HB Ad Slot
HB Mobile Ad Slot
Vetting Visas: Declines in U.S. Temporary and Permanent Work Visa Issuance to Chinese and Indian Nationals
Thursday, November 9, 2017

In 2017, the U.S. Department of State is on track to issue fewer work visas to Indian and Chinese nationals. With public data available from March 1 to August 31, 2017, it does not appear that Department of State will match 2016 visa issuance numbers[i] with respect to Chinese H-1B visa applicants, Indian H-1B and L-1[ii] visa applicants, or first preference (EB-1) employment-based immigrant visas (green cards for exceptional ability, outstanding research or teaching, or multinational managers and executives):

Time Period

China H-1B

China - EB-1 (E11, E12, E13, and dependents)

India H-1B

India - L-1

India - EB-1 (E11, E12, E13, and dependents)

Mar-Aug 2017 Subtotal






FY 2016






FY 2015






In other words, given the pace of visa issuance over the six months reported, it appears that visa issuance has slowed in these major business visa categories.  Specifically, Chinese H-1B and EB-1 immigrant visas are both on track to be down over 30% based on the March to August 2017 data. Indian EB-1 visas are on track to be down over 70%, Indian H-1B visas are on track to be down over 25%, and Indian L-1 visas are on track to be down over 10%.

Interestingly, this visa issuance slowdown does not appear to have impacted student visas, second or third preference employment-based immigrant visas (where the sponsoring employer must generally show that there is no available U.S. worker for the position), and fifth preference employment-based immigrant visas (green cards for EB-5 investors):

Time Period

China - F1

China - EB-2/EB-3 (E2, E3, and dependents)

China - EB-5 (C5, I5, R5, T5, and dependents)

India - F1

India - EB-2/EB-3 (E2, E3, and dependents)

India - EB-5 (C5, I5, R5, T5, and dependents)

Mar-Aug 2017 Subtotal







FY 2016







FY 2015







As such, the decrease appears limited to employer-sponsored categories where the employer is not required to demonstrate that it was unable to find a qualified U.S. worker.  In particular, in terms of raw numbers, the impact is greatest on H-1B visa issuance.

Without access to country-specific data concerning visa refusals or administrative processing, it is difficult to pinpoint the exact cause of this decrease.  While certainly demand could have dramatically decreased, this is unlikely given that the H-1B category has been immediately oversubscribed for the last five years. More likely, the State Department is either issuing more visa refusals or subjecting more applicants to administrative processing. 

Looking specifically at administrative processing, when consular officers determine that they need additional information, documents, or background checks in order to determine the applicant’s visa eligibility, officers will issue a 221(g) notice indicating that the applicant’s visa application has been placed in administrative processing.  While in administrative processing, the Department of State will conduct further security checks, and may request additional information or documents from either the visa applicant or the sponsoring employer.  While the Department of State indicates that most administrative processing is resolved within 60 days, in many instances it can take much longer.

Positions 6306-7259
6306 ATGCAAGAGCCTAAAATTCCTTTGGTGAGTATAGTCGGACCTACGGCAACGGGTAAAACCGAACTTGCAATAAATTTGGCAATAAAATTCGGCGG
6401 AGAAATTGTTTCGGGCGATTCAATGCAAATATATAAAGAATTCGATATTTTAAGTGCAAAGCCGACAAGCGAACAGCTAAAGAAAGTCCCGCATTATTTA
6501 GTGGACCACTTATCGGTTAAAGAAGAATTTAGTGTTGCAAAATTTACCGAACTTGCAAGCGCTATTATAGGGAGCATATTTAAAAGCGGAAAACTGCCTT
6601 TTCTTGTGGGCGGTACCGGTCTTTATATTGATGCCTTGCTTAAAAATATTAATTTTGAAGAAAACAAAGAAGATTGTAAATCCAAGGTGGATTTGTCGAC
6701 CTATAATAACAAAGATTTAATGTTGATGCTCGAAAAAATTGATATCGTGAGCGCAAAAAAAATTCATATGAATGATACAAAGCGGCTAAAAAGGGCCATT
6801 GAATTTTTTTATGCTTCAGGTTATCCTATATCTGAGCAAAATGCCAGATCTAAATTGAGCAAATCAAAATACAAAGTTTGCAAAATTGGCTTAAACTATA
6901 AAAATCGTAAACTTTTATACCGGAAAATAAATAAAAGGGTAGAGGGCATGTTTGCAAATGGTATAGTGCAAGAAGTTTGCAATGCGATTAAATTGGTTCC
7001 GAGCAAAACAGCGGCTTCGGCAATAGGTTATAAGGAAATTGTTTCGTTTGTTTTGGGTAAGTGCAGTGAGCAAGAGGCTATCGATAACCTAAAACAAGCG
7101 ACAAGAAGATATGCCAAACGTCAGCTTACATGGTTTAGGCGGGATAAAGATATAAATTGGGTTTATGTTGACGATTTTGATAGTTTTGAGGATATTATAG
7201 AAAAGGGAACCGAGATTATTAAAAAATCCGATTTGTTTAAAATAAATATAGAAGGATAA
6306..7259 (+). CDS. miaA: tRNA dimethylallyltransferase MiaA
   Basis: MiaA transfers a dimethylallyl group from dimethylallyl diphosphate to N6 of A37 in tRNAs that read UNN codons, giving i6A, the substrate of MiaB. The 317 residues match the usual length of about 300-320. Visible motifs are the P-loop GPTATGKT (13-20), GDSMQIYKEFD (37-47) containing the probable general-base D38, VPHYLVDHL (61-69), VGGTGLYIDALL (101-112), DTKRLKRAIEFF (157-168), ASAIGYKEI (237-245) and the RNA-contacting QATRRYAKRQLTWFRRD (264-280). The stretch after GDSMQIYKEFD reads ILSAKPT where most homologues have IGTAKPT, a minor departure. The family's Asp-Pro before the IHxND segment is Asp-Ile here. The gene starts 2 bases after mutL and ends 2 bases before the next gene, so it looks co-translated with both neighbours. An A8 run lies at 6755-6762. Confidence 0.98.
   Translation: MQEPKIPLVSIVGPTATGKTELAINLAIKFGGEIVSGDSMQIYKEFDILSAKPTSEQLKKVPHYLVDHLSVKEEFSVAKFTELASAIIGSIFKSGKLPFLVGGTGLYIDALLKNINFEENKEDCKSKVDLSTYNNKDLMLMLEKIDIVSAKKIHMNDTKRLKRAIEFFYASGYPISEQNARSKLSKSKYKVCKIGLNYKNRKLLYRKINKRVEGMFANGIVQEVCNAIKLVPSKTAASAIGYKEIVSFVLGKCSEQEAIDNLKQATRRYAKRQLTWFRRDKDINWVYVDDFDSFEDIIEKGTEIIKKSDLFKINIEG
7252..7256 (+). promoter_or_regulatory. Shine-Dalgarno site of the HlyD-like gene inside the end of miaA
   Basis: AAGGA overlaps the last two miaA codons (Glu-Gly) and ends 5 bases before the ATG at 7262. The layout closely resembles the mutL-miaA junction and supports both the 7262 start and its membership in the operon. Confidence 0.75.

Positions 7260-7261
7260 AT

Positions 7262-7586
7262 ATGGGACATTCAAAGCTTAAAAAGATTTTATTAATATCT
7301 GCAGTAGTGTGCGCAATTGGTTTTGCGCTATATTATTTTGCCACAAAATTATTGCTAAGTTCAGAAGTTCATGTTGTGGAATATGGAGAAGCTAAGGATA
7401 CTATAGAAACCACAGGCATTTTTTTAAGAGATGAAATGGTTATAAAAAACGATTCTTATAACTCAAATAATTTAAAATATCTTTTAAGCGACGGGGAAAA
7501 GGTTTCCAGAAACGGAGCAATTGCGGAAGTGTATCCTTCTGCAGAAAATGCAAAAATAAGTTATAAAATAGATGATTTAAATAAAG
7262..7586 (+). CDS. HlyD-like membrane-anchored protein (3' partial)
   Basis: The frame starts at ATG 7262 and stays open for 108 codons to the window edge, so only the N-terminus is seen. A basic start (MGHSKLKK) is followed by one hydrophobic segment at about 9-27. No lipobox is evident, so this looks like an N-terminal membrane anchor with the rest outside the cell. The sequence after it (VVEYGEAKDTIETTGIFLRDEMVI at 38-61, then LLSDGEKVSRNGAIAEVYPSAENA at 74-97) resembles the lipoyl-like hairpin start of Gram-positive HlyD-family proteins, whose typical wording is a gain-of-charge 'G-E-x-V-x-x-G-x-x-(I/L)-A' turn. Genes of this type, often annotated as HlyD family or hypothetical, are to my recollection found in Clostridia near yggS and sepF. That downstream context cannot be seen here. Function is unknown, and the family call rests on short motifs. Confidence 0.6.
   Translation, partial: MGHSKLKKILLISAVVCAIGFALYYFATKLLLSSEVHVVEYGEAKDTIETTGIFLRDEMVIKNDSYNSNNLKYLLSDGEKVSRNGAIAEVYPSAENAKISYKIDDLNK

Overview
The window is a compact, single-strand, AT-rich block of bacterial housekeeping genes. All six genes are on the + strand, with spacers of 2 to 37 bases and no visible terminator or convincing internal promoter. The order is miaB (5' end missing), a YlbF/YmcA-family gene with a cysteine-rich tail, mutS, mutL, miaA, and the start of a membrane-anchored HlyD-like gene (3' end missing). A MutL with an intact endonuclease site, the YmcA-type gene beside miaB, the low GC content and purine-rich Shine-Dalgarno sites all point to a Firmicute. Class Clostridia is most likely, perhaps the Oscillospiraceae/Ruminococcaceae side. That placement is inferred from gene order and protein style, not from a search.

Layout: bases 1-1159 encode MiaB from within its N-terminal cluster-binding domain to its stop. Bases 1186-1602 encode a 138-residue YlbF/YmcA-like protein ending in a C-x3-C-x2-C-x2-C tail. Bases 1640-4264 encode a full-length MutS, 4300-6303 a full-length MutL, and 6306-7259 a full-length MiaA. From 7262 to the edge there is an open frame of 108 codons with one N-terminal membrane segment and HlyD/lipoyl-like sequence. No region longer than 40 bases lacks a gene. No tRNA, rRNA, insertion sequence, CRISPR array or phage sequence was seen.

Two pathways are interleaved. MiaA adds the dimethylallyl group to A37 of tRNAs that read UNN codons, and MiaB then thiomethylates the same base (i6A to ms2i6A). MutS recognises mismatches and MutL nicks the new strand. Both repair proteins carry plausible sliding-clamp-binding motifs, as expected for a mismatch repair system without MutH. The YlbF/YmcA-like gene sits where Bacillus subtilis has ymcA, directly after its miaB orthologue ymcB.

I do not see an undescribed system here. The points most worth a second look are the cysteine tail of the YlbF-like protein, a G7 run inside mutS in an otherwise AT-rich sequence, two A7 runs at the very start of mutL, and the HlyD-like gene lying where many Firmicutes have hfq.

An increase in administrative processing for employer-sponsored categories that do not require proof of unavailable U.S. workers would be consistent with stated White House policies to develop “extreme vetting” and create policies consistent with the “Buy American, Hire American” executive order.  These policies were designed to increase scrutiny on foreign nationals seeking visas, and discourage the use of foreign workers in the United States.  Slowing the process through administrative processing would accomplish both of these goals.

While the data above does not conclusively show that employer-sponsored work visa applicants will more likely be subject to administrative processing, it does suggest that possibility in light of recent executive orders. Given this, work visa applicants should at minimum prepare themselves for greater scrutiny and delays at the consulate.

[i] https://travel.state.gov/content/visas/en/law-and-policy/statistics.html

[ii] The Chinese use of the L-1 has historically been low, particularly in comparison to India’s usage.  Over 2017, the Chinese L-1 visa issuance has remained consistent with previous years.

HB Ad Slot
HB Ad Slot
HB Mobile Ad Slot
HB Ad Slot
HB Mobile Ad Slot
HB Ad Slot
HB Mobile Ad Slot

NLR Logo

We collaborate with the world's leading lawyers to deliver news tailored for you. Sign Up to receive our free e-Newsbulletins


Sign Up for e-NewsBulletins